Having said this, antiseptics and disinfectants (in general) are binned in roughly 3 categories based on what they can deal with. Mycobacteria (e.g. tuberculosis) and bacterial spores are a harder (and respectively a lot harder) to inactivate/kill than viruses. (Some antiseptics were even contaminated with mycobacteria.) So (besides possible non-compliance with the recommended use/rubbing time) this is a good reason to demand greater alcohol concentration in general-purpose alcohol-based antiseptics.

Furthermore, even just a far as alcohol effectiveness against viruses is concerned, a 2019 Japanese study of influenza A virus (IAV) inactivation by ethanol found that [non-dry] mucus constituted an extra protective layer for the virus (besides its own envelope), slowing the effect of ethanol-based disinfectants (EBDs) about eight times:

Our clinical study showed that EBD effectiveness against IAV in mucus was extremely reduced compared to IAV in saline. IAV in mucus remained active despite 120 s of AHR [antiseptic hand rubbing]; however, IAV in saline was completely inactivated within 30 s. Due to the low rate of diffusion/convection because of the physical properties of mucus as a hydrogel, the time required for the ethanol concentration to reach an IAV inactivation level and thus for EBDs to completely inactivate IAV was approximately eight times longer in mucus than in saline. On the other hand, AHR inactivated IAV in mucus within 30 s when the mucus dried completely because the hydrogel characteristics were lost.

(30s is the hand-rubbing typically recommended for antiseptics when used as hand sanitizers.)

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    I would phrase your first sentence more carefully. For example "One recent study showed that technically 30% solutions are effective, but expert advice so far has generally been to use higher concentration solutions."
    – Nobody
    Commented May 17, 2020 at 12:41
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    There is a difference between lab and real conditions: As you rub your hands, the alcohol quickly evaporates and reduces the volume fraction of the solution on your hands, especially if you use a small amount. Given how sharp the drop is between 20 and 30%, it looks meaningful to recommend a higher percentage. In fact, the first article does not recommend any precise alcohol content.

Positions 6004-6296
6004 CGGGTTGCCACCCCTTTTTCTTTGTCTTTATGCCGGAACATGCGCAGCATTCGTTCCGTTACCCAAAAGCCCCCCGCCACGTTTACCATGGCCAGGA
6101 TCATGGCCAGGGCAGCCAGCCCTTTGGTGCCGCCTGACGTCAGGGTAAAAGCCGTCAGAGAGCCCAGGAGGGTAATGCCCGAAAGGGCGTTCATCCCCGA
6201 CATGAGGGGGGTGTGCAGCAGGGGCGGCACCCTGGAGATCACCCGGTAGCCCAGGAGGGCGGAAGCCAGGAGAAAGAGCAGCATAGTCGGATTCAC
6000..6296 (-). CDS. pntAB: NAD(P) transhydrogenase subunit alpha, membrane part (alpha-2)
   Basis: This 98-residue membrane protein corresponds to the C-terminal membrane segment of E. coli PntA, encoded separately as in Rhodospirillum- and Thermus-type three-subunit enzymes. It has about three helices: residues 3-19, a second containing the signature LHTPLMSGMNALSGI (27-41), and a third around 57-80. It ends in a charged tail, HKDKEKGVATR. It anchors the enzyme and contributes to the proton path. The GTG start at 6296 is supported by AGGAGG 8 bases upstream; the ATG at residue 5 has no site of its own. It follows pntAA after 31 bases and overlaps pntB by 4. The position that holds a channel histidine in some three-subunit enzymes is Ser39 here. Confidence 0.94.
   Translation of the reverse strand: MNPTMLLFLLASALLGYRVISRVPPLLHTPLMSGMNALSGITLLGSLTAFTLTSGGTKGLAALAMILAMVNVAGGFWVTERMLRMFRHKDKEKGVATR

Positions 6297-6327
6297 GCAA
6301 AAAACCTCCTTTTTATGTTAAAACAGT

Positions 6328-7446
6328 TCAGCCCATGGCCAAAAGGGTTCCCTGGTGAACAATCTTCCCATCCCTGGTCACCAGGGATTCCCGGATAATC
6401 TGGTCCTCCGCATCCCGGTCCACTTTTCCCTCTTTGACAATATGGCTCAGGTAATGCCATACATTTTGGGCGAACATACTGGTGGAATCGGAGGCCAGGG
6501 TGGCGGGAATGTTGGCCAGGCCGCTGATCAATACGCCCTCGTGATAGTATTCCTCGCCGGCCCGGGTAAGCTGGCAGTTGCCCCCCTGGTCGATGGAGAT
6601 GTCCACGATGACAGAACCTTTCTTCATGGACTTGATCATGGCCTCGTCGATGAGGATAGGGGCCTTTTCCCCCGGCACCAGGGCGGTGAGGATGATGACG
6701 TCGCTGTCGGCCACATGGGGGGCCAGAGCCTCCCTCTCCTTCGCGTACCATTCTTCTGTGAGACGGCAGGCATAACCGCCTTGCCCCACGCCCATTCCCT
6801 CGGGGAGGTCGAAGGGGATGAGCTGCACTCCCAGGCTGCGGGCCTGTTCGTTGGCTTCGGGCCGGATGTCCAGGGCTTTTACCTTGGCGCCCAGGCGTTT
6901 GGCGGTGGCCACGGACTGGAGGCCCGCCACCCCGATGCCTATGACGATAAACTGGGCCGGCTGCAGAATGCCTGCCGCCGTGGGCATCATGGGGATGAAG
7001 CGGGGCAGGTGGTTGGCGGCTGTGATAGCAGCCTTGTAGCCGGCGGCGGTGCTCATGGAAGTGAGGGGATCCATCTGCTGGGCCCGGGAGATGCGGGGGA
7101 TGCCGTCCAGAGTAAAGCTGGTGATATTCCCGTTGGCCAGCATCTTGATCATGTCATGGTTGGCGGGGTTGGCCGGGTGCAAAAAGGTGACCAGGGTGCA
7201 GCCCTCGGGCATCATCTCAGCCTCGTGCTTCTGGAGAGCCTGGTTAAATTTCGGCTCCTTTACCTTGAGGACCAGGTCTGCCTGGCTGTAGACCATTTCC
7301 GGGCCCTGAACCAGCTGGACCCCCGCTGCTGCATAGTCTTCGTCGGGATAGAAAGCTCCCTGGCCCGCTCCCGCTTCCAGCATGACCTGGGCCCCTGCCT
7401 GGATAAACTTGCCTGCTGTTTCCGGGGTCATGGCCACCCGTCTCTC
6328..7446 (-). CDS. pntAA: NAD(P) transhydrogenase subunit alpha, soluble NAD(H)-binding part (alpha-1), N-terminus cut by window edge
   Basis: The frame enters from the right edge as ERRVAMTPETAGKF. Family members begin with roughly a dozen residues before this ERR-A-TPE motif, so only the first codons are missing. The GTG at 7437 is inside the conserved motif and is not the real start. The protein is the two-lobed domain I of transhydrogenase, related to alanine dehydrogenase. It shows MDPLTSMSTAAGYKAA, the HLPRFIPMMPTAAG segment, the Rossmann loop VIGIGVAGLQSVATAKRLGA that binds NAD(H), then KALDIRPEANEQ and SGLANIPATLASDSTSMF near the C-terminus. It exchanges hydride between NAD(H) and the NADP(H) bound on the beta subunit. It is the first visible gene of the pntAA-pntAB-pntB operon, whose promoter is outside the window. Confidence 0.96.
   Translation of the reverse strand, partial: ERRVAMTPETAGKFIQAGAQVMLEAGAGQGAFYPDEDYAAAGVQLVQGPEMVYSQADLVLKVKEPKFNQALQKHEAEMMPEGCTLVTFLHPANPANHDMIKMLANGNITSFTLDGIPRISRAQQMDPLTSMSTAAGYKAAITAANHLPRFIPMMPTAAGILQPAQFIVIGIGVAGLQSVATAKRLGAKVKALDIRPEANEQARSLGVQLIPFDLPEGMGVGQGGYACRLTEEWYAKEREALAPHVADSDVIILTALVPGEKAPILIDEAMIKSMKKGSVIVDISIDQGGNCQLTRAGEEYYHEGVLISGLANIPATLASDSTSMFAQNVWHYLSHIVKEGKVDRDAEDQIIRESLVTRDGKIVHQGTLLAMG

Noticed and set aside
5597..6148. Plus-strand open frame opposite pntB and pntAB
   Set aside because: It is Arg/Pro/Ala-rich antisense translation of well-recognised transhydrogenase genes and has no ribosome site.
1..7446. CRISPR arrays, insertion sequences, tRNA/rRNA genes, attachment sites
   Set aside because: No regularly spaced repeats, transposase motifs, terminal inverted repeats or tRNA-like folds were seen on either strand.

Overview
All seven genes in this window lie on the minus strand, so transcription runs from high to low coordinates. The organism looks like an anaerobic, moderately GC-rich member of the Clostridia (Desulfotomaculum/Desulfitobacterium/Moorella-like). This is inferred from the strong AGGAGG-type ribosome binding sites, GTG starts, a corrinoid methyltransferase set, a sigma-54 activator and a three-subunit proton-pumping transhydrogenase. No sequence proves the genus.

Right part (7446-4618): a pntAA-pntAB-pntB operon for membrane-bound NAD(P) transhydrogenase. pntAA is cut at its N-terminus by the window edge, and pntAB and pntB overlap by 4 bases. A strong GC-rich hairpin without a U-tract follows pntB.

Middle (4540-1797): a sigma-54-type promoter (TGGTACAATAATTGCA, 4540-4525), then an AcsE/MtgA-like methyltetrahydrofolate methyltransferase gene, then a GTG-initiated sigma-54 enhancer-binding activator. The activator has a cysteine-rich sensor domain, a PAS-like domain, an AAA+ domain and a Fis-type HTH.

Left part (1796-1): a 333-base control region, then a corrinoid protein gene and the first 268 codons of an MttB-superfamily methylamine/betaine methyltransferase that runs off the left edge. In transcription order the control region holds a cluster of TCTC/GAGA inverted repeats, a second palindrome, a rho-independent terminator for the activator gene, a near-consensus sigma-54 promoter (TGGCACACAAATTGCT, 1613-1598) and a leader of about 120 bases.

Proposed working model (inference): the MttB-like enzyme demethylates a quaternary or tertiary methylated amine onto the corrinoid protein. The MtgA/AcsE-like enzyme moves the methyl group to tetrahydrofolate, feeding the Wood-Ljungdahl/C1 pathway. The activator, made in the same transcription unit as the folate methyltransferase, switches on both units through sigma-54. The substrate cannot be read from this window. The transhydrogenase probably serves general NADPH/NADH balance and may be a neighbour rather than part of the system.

– Tony
    Commented May 19, 2020 at 6:15
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    Wouldn't the differentiation between an antiseptic solution, and a beverage play into it? Sure, the vodka may be 40% or whatever by volume, but it may have other properties that would impede it's effect when trying to disinfect a surface? Commented May 19, 2020 at 18:39
  • @Nobody Do you mean phrase it more carefully or phrase it to agree with your idea of what's right and relevant right now? I'm not saying you shouldn't use real hand sanitizer, 60%+ alcohol, if and when you can. But that wasn't the question, and the second part of your suggested sentence is conjecture until cited properly. While I fundamentally agree with you, not the point of this Q&A. To try and state it simply, the fact there are more effective options doesn't mean this isn't effective, which is the question.
    – TCooper
    Commented May 19, 2020 at 22:43
  • @TCooper It's the duty of answerers to properly cite their answers, a comment is just a comment. And yes, I mean phrase it to make it right, because now it's wrong, if you want to word it that strongly. If you go check a study hand rubbing solutions, or more specifically one on alcohol evaporation in hand rubbing, then it will quickly become obvious that 30% isn't going to work unless you dip your hand in a bucket of it. A distinction which this answer doesn't make clear. Edit: And the answer does actually cite a second study relativizing the claim the answer makes boldly in the first sentence
    – Nobody
    Commented May 20, 2020 at 7:14